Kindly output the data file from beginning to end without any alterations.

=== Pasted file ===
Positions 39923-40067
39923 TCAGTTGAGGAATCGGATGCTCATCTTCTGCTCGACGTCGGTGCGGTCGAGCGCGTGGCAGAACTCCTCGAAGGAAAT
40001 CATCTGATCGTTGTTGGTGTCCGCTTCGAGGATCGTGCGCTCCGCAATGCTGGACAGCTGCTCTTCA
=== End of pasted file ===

Positions 39923-40067
39923 TCAGTTGAGGAATCGGATGCTCATCTTCTGCTCGACGTCGGTGCGGTCGAGCGCGTGGCAGAACTCCTCGAAGGAAAT
40001 CATCTGATCGTTGTTGGTGTCCGCTTCGAGGATCGTGCGCTCCGCAATGCTGGACAGCTGCTCTTCA